Edward C. Heitz, 85, El Dorado Springs, passed away at his home on Wednesday, July 3, 2013. Ed was born on Dec. 29, 1927, in Moundville, to Ted and Winnie Heitz, the oldest of eight children. He was raised in the Sheldon and Bronaugh areas. Ed was baptized at the Christian Church of Fort Scott, KS, in 1939.
Before the start of World War II, Ed’s family moved to Monterey, CA, where his dad and grandfather worked at the Pebble Beach Golf Course maintaining, watering and mowing the greens. Ed worked as a caddy and would sometimes earn up to five dollars in a day. Five dollars was very good money in a time when a dollar was hard to come by.
In early 1946, Ed was drafted into the U.S. Army. After basic training at Fort Riley, KS, he was shipped out to Germany where he served in the 793rd Military Police detachment. Ed and his family moved a lot during his 20 years of service. They lived in Germany, Italy, Fort Knox, KY, Indianapolis, Pennsylvania and West Virginia. They flew back and forth across the Atlantic Ocean several times and sailed by ship at least 10 times.
In September 1963, while stationed in Italy, Ed and three other M.P.’s in his unit were handpicked by the Supreme Commander of NATO forces in Europe to personally protect the President of the United States, John F. Kennedy, during his trip to Rome, Italy. Ed also worked on the protocol for the launch of the missile defense system that was used to cover Europe and the United States.
After discharge from the service, Ed worked at local grain elevators for the next 24 years doing various jobs. He finally retired again in 1992.
Ed was an avid golfer, loved baseball, researching his family history, model railroading, stamp collecting, fishing, gardening and was, without a doubt, the biggest St. Louis Cardinals fan there ever was.
He helped with the local Eagle’s teams. His grandson, Cliff, was on the team for several years, which brought Ed great pride and enjoyment. He was Eagle of the Year in 1998-1999. He took great pride in every endeavor he took on and he loved history and his family.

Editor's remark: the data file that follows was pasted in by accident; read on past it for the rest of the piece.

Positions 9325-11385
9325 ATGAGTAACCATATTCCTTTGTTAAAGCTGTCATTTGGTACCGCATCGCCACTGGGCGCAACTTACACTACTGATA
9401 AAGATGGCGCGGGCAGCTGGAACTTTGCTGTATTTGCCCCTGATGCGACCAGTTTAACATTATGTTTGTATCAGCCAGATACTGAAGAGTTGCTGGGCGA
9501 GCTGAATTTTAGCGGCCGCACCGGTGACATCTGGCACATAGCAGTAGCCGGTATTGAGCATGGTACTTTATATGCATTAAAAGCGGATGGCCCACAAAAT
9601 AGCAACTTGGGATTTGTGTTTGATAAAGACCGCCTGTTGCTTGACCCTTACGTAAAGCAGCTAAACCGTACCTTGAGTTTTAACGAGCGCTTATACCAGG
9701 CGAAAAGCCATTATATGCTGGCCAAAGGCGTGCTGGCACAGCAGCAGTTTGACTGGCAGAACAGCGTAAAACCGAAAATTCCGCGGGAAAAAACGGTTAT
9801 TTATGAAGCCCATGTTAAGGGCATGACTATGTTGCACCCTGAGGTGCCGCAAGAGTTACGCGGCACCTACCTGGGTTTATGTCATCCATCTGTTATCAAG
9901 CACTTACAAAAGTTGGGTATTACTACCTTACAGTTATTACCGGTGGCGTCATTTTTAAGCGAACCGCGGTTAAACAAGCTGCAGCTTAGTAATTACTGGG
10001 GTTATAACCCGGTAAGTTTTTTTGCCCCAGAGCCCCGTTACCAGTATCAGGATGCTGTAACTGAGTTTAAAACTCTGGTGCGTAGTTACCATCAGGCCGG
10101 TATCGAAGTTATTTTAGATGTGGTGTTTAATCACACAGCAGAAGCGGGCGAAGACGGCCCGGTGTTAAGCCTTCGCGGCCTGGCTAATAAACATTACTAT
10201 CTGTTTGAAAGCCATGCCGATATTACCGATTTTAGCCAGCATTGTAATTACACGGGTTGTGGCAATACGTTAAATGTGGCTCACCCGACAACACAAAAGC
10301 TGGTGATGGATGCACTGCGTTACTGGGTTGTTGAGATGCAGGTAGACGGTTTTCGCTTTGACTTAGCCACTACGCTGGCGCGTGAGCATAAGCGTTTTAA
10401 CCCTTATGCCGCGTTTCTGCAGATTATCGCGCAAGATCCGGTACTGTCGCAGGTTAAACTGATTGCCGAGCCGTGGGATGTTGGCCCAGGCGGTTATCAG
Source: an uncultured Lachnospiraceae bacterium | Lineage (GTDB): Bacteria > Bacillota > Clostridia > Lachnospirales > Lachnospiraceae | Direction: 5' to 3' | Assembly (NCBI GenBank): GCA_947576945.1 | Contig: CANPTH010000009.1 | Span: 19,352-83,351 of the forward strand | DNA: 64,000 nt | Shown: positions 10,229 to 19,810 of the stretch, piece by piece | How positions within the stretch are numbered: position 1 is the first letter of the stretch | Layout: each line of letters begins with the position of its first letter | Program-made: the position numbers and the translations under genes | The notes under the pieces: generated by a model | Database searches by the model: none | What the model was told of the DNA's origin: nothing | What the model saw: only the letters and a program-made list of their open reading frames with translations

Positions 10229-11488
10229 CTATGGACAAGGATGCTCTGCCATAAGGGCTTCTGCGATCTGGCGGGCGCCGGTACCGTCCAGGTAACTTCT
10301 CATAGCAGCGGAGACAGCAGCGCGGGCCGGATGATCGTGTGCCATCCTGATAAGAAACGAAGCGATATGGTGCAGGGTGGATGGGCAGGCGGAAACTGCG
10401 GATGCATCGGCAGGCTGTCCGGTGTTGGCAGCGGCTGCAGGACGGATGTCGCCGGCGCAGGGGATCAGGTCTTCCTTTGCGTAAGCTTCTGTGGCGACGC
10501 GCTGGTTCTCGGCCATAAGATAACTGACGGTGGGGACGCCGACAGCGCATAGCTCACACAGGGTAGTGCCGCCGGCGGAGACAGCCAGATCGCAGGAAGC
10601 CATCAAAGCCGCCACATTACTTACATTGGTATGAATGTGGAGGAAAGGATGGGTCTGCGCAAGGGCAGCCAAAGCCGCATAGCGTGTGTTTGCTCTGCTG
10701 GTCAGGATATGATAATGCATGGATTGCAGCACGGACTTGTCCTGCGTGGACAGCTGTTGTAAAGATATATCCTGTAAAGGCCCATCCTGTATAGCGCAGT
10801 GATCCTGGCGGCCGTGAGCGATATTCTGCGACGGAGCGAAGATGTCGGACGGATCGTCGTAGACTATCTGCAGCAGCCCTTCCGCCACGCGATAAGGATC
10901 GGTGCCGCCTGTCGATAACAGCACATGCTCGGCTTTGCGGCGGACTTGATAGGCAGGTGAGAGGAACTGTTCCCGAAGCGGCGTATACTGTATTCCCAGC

Ed was a great teacher with lots of patience. He recorded two holes-in-one on Number Seven at the El Dorado course. His grandson, Cliff, also recorded a hole-in-one there. That made Ed very proud because he taught Cliff how to golf. Cliff was a great student because he loved the game like Ed did.
Ed was a man who grew up in hard times and worked very hard for everything he got. He cared for his family and friends and wanted to help everyone be their best.
In 2009, Ed had a quadruple heart bypass and lost his right foot below the knee, but this did nothing to stop his love of travel and spending time with his family.
Ed was preceded in death by his parents; his wife, Gertrude; one daughter, Mary; two brothers: Charley and Lester; and one sister, Bernice.
He is survived by his son, Dale Heitz, and wife Terri; daughter, Carol Stephens; son-in-law, Leonard Ronlund, six grandchildren – Scott Ronlund and wife – Tracy, Brian Ronlund and wife – Dana, Jacob Stephens, Jordan Stephens and wife – Crystal, Cliff Heitz and wife – Michelle and Ashley Rogers and husband – David; seven great-grandchildren – Jordan Clay Stephens, Anthony Stephens, Greyson Stephens, Jaxson Stephens, Breana Ronlund, Parker Heitz and Colt Rogers; two brothers, Bob and wife, Margie – Joplin, and Paul and wife, Margie – state of Louisiana; and two sisters: Marilyn Malcolm and husband, Charlie – state of Texas, and Janice Preston – El Dorado Springs.
Services were held Monday, July 8, in Bland-Hackleman Funeral Home in El Dorado Springs with Rev. Brent Bland officiating. Burial followed at Worsley Cemetery near Bronaugh under the direction of Bland-Hackleman Funeral Home.
Pallbearers were Cliff Heitz, Scott Ronlund, Jacob Stephens, Jordan Stephens, David Rogers and Randy Bobbett. Honorary pallbearers were Brian Ronlund, Ashley (Heitz) Rogers, Jordan Clay Stephens, Anthony Stephens, Greyson Stephens, Jaxson Stephens, Breana Ronlund, Parker Heitz and Colt Rogers.
Donations may be made to the High Hopes Cancer Fund.
Online condolences may be left at www.blandhackleman.com.